Global Standardization Activities

Trends in the International Standardization of HVDC Power Feeds

Toshimitsu Tanaka, Kaoru Asakura, and Tadayoshi Babasaki


Higher-voltage direct current (HVDC) power feeds are attracting attention as an efficient means of supplying 380-V DC electricity to datacenters and telecommunications facilities, and it is expected that this technology will eventually be put to practical use in many places worldwide. In this article, we describe the characteristics of HVDC power feeds and the international standardization efforts related to this technology, including an overview of ITU-T Recommendation L.1200 of May 2012 ("Direct current power feeding interface up to 400 V at the input to telecommunication and ICT (information and communications technology) equipment").


1. Introduction

In recent years, with the arrival of cloud computing and other network-enabled technologies, demand for communications and datacenters has continued to grow. However, as more equipment is installed in datacenters, their power consumption is steadily increasing. This trend is not exclusive to Japan, but is being seen all over the world. To realize a sustainable low-carbon society, the need for greener, more energy-efficient information and communications technology (ICT) equipment and facilities has therefore been recognized as a pressing issue.

Worldwide attention has recently been focused on the idea of distributing direct current (DC) electric power inside datacenters and supplying the servers directly with higher-voltage DC (HVDC) power feeds as a key technology for reducing losses [1], [2]. In response to this trend, international standards organizations such as the ITU-T (International Telecommunication Union, Telecommunication Standardization Sector) and IEC (International Electrotechnical Commission) are now working on the standardization of device specifications, system configurations, safety measures, and component/device specifications that are needed for the practical implementation of this technology.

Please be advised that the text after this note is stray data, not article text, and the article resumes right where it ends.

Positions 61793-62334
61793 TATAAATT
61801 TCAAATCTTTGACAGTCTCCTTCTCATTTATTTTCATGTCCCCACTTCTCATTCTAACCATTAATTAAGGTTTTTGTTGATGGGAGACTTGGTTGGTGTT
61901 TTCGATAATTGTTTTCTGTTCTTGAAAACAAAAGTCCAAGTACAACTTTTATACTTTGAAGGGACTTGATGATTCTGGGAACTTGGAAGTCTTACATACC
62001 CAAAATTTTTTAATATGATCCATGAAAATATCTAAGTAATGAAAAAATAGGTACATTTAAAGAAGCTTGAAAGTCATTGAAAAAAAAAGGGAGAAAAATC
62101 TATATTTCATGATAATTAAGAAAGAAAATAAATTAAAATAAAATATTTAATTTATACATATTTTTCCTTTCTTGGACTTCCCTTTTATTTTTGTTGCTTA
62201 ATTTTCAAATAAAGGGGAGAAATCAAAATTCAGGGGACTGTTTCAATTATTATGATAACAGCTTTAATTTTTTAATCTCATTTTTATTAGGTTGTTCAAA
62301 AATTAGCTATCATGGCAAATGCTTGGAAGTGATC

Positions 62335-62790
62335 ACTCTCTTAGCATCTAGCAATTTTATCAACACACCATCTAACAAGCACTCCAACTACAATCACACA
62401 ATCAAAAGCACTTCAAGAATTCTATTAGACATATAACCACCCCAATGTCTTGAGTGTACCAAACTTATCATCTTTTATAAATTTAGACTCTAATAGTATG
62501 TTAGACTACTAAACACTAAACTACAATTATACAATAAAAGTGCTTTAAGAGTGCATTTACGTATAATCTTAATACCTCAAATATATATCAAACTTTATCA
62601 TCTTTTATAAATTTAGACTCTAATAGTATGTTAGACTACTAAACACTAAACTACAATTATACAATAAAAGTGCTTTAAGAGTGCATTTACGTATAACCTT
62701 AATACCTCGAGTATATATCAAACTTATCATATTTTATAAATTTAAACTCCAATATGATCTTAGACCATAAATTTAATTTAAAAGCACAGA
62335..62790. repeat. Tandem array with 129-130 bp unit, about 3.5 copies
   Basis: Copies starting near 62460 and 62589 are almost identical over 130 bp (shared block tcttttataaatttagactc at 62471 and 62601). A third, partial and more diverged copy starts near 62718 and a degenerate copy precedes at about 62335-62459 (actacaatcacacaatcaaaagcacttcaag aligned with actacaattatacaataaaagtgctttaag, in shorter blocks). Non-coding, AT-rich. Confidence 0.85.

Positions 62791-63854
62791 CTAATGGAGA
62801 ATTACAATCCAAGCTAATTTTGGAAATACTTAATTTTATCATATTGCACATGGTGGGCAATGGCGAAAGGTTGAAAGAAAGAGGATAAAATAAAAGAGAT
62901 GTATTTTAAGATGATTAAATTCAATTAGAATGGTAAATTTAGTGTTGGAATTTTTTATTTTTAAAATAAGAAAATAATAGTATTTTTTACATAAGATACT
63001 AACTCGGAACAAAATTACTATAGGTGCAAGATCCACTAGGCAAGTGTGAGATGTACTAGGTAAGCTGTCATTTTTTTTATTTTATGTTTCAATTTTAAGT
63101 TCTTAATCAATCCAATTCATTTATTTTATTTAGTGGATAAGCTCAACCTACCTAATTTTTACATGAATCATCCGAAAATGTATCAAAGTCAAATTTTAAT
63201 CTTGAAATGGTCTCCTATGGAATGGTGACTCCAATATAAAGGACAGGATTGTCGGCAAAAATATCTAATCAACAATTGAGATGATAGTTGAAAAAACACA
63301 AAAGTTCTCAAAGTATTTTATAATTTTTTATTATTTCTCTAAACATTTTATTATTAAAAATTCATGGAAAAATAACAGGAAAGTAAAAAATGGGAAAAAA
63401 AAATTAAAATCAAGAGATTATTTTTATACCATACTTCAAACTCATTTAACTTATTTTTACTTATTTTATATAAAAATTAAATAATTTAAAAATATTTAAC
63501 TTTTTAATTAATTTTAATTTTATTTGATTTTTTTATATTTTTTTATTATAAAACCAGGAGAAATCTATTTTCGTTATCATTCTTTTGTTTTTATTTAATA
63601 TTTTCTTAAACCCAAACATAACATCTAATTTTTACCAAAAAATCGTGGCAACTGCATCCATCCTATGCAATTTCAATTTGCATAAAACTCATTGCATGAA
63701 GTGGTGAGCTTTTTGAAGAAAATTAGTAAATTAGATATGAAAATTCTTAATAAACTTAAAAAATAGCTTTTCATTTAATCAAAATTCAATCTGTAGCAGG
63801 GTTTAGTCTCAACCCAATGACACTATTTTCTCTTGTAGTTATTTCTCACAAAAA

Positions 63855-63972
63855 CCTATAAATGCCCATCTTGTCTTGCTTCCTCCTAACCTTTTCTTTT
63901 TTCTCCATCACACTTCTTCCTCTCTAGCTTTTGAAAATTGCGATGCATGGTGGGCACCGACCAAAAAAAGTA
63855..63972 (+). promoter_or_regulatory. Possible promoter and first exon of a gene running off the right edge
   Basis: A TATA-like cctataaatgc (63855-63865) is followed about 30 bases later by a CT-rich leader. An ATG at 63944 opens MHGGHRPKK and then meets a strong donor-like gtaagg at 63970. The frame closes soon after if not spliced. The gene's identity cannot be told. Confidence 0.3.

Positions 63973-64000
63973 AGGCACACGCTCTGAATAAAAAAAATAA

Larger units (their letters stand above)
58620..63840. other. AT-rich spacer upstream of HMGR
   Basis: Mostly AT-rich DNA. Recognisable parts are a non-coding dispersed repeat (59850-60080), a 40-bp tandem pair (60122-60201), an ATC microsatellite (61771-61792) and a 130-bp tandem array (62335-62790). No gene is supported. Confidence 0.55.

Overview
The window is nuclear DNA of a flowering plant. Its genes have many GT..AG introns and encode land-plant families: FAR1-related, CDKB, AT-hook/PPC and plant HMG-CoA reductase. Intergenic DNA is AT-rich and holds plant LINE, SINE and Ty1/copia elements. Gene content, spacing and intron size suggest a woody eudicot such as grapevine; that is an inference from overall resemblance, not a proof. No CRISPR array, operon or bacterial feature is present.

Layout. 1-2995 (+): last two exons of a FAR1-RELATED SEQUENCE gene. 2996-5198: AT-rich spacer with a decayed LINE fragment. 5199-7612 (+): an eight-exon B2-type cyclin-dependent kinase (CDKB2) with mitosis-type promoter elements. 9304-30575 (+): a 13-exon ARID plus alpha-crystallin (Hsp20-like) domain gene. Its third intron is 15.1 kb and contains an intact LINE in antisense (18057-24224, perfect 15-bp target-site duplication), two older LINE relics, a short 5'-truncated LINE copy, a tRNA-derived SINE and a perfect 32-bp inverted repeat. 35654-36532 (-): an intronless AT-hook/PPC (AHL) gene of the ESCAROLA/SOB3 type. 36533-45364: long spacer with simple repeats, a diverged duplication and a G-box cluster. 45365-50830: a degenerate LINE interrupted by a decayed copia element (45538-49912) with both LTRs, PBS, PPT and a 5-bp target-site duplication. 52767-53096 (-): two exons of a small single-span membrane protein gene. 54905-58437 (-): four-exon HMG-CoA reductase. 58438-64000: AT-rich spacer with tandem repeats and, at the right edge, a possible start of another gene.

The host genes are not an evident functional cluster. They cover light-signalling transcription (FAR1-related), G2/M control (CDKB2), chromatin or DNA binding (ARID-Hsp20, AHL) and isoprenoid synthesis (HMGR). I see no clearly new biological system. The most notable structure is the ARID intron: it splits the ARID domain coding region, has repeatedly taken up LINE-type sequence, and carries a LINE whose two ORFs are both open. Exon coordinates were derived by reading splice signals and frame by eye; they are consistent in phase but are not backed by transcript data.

2. Benefits of HVDC power feeds

A comparison of alternating current (AC) and DC power feed systems in a datacenter is given in Fig. 1. The internal components (CPU (central processing unit), memory, etc.) of the ICT equipment (servers etc.) operate with DC supply voltages such as 5 V and 3.3 V, and the backup storage battery for use during power outages also runs on DC. With an AC power feed, power conversion between AC and DC is typically performed four times in order to connect this equipment, which results in conversion losses. By contrast, with a DC power feed, the AC power can be converted into DC and connected directly to the storage battery. Therefore, power conversion is typically performed just twice (including DC/DC conversion inside the equipment), so a DC feed can in principle achieve better efficiency due to the need for fewer power conversion stages than with an AC power feed.

Fig. 1. Comparison of AC and HVDC power feed systems in a datacenter or communications building.

ITU-T Recommendation L.1200 assumes that a DC voltage of 380 V will be used. This is because this voltage has traditionally been used as the intermediate bus voltage of server power supply units worldwide, making it highly compatible with existing equipment. Also, since the higher voltage means that the power current can be suppressed to approximately one eighth that of a conventional DC 48 V power feed system used for communication equipment, it can reduce the power distribution losses and heat dissipation. These characteristics make the power supply equipment more efficient and compact and allow the use of thinner power distribution cables, thereby reducing the wiring and construction costs while allowing the equipment to be laid out with greater flexibility.